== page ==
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there is still a long fight ahead. i do not want to paint an overly rosy picture. but the isil aura of invincibility has been pierced and that is important. let me give you one recent example where iraq us capability has been tested, as well as its leadership. three weeks ago, in every newspaper in the west or the united states and in the news, speculation was that the united states, the coalition, and iraq's effective leaders have been sidelined particularly in to create -- in tikrit. you saw pictures, and it made it clear, the implication being we now own iraq.
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then something changed. the attacks stalled and the prime minister stepped up. he courageously stepped in making it absolutely clear that the iraqi government -- him, as commander-in-chief -- was in charge of this operation. when i spoke with him, he made it clear to me that he wanted the united states and the coalition to engage all over iraq, was his phrase, and explicitly, he wanted us engaged and requested support in tikrit. his call was joined by sunni leaders as well as the most senior religious leader in the country, grand ayatollah sistan he, who declared the iraq a government had to be in the lead. that the units had to be under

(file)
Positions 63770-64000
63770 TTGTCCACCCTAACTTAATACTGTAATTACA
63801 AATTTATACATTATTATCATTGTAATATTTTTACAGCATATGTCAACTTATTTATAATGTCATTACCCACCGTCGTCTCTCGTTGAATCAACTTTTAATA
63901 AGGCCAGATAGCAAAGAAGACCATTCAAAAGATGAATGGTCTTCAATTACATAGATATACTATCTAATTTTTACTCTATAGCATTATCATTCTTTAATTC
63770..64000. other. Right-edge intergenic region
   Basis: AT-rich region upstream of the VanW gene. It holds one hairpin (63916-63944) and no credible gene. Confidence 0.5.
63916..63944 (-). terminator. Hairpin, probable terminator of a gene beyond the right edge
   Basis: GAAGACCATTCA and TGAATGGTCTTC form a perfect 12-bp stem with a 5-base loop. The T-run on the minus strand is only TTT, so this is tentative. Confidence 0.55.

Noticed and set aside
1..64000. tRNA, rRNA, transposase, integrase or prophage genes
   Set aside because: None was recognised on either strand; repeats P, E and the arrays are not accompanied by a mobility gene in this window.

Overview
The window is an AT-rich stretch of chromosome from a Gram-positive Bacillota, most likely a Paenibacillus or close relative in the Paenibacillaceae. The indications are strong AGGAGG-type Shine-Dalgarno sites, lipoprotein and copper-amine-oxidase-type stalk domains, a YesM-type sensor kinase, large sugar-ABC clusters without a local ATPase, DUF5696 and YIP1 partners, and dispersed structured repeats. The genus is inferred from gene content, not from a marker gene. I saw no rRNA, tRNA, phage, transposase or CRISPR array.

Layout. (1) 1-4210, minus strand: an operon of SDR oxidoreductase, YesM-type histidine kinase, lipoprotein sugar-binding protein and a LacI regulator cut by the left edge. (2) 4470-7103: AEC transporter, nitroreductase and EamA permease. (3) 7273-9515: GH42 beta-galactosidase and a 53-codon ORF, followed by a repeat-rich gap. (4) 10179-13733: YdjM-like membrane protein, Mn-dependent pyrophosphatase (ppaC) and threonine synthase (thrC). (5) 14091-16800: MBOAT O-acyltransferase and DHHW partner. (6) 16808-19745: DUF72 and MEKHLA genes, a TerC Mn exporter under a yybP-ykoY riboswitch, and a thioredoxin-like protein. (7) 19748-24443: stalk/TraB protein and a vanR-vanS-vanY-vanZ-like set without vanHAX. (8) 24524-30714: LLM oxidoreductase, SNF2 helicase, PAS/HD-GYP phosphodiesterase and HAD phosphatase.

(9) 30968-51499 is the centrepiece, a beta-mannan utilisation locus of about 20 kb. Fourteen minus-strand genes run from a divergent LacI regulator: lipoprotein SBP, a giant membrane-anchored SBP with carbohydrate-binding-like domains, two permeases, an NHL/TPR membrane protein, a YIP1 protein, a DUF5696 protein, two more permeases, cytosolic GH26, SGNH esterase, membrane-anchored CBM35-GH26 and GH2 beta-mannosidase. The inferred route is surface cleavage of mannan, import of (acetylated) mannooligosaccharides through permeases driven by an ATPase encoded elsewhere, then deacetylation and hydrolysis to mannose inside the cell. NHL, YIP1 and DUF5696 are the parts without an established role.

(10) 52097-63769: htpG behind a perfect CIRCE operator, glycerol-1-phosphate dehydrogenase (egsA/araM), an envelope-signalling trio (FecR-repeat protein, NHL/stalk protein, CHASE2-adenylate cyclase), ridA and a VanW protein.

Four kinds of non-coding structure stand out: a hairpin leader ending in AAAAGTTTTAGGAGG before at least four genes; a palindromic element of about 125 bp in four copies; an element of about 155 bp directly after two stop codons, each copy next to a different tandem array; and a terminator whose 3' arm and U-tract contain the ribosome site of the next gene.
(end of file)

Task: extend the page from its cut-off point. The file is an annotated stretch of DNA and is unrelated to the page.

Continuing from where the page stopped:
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the command -- all units -- under the command of the iraqi government. and that sunnis had to be included in the liberation of their own communities. we made it clear -- general austin -- that we were prepared to help in the battle with volunteers both shia and sunni fighting alongside iraqi forces. but only if all elements in the fight operated strictly under the chain of command of the iraqi military. because that is the only way we can ensure the safety of those on the ground and minimize the risk of friendly fire. today iraq's national flag -- not isil's -- hangs over the city of tikirrit. but success brings new challenges holding military